Labor offers olive branch
Two ballot measures pulled, four still remain
By John Schroyer
In a surprise move Wednesday afternoon, leaders of the United Food and Commercial Workers Union Local 7 announced they will pull two of their four ballot measures designed to combat Amendment 47, the business-backed right-to-work measure that would cripple Colorado unions if approved by voters.
UFCW Local 7 President Ernest Duran Jr. said in a statement that the move was made in a “spirit of negotiation” with Democratic Gov. Bill Ritter and U.S. Rep. Ed Perlmutter, D-Golden, who both have urged labor leaders as well as Amendment 47 backers to pull all their initiatives because they endanger Colorado’s economy.
The two ballot measures pulled by the UFCW would have required employers to provide employees with cost-of-living-index pay raises and would have raised commercial property rates by 5 percent.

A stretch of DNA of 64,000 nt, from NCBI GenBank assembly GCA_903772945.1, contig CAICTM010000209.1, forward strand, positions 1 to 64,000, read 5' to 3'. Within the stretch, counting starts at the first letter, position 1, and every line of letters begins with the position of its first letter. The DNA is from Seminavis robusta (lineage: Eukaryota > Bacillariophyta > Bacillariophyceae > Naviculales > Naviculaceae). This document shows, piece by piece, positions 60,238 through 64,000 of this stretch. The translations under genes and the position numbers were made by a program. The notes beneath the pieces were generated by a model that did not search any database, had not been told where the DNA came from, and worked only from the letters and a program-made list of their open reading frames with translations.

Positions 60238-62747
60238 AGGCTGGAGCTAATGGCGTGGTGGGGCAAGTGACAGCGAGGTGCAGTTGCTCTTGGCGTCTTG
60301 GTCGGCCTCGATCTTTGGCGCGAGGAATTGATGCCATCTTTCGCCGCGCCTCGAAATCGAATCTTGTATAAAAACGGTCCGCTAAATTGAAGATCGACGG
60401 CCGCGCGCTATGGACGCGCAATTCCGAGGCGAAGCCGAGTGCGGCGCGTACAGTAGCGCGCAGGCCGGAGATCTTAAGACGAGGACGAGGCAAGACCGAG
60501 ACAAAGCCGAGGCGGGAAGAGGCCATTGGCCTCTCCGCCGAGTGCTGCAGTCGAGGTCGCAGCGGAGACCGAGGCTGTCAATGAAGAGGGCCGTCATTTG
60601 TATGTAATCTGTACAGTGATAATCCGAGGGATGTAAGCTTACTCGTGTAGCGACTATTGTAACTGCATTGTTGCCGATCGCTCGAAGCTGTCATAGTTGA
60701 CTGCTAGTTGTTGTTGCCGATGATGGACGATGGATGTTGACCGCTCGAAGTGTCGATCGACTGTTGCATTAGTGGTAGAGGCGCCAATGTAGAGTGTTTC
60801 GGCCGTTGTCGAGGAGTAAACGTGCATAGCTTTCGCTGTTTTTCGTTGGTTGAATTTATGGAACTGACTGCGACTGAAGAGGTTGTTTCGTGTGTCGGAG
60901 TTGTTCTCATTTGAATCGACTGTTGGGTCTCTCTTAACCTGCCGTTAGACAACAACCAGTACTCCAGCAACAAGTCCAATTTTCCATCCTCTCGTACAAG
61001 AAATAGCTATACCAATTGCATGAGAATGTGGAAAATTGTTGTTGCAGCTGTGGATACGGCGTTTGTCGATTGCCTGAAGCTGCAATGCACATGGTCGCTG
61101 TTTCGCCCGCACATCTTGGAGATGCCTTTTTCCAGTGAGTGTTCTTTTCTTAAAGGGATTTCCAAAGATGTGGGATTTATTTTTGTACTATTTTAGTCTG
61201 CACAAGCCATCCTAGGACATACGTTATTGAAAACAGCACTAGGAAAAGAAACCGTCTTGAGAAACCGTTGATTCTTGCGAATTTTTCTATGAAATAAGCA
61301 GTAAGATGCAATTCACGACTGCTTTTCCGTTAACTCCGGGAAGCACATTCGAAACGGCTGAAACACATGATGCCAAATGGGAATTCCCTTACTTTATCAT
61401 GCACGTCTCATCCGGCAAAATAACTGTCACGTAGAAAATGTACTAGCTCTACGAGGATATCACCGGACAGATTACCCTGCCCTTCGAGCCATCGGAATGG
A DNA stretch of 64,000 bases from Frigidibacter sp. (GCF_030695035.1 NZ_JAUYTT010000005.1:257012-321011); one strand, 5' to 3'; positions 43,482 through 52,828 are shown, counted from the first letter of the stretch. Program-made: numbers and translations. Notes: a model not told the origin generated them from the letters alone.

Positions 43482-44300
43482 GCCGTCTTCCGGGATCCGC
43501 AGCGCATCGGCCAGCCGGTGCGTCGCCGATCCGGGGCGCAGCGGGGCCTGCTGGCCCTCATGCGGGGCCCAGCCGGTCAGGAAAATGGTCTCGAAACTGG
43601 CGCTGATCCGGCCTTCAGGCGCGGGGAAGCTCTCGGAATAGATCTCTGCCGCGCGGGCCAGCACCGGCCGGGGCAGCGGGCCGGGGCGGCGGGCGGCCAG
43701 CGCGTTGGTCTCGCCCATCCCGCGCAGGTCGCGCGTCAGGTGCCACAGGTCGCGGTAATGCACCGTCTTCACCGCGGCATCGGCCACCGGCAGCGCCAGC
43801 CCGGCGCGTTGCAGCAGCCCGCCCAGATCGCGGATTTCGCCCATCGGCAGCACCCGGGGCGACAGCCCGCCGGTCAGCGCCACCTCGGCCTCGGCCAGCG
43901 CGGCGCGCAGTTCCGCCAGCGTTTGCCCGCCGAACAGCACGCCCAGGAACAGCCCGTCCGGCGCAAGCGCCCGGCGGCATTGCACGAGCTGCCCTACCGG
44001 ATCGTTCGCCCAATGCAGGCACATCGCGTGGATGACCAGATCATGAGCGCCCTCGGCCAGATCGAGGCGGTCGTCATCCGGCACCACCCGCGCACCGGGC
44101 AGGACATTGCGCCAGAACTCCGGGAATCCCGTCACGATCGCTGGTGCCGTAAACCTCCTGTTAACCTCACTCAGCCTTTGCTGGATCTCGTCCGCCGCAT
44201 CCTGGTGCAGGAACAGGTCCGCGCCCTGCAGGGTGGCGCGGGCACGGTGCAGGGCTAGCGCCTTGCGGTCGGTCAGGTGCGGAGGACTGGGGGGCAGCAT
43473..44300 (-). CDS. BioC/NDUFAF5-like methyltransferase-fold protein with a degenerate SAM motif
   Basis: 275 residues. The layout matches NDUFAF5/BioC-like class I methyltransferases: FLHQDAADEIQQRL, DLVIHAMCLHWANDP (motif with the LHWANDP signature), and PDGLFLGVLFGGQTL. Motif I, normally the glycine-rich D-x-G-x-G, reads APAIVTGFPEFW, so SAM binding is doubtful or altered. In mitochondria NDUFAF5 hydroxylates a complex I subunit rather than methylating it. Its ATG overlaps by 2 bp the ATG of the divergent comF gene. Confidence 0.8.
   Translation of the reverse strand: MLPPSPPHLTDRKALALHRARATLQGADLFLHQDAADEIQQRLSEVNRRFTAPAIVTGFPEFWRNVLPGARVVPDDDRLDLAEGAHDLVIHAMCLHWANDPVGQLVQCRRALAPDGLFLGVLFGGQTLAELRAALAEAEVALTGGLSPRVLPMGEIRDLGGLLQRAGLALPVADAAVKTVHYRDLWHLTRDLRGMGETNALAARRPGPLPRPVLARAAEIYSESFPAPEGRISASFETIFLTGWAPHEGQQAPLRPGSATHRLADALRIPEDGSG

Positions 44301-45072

“We have been in communication with Governor Ritter and Congressman Perlmutter in an attempt to remove Amendment 47 from the ballot,” Duran said. “I have told Governor Ritter and Congressman Perlmutter that we are removing two of our ballot measures immediately. It is my hope that the (Denver Metro) Chamber (of Commerce) Board will appreciate our willingness to act.”
The Denver Chamber’s board also voted Thursday to oppose Amendment 47, and Duran, fully expecting such an outcome, praised the board in advance for their position.
The two remaining ballot measures from the UFCW would require employers to provide a safe workplace for employees and would require health benefits be provided by any company with more than 20 workers.
Protect Colorado’s Future, a coalition that includes the Colorado AFL-CIO, is also pushing two initiatives that would require just cause before terminating any employee and also ramp up penalties on corporate executives who commit fraud.
Denver Metro Chamber President and CEO Joe Blake praised the UFCW for removing two of their ballot measures, which he referred to as “economy killers.”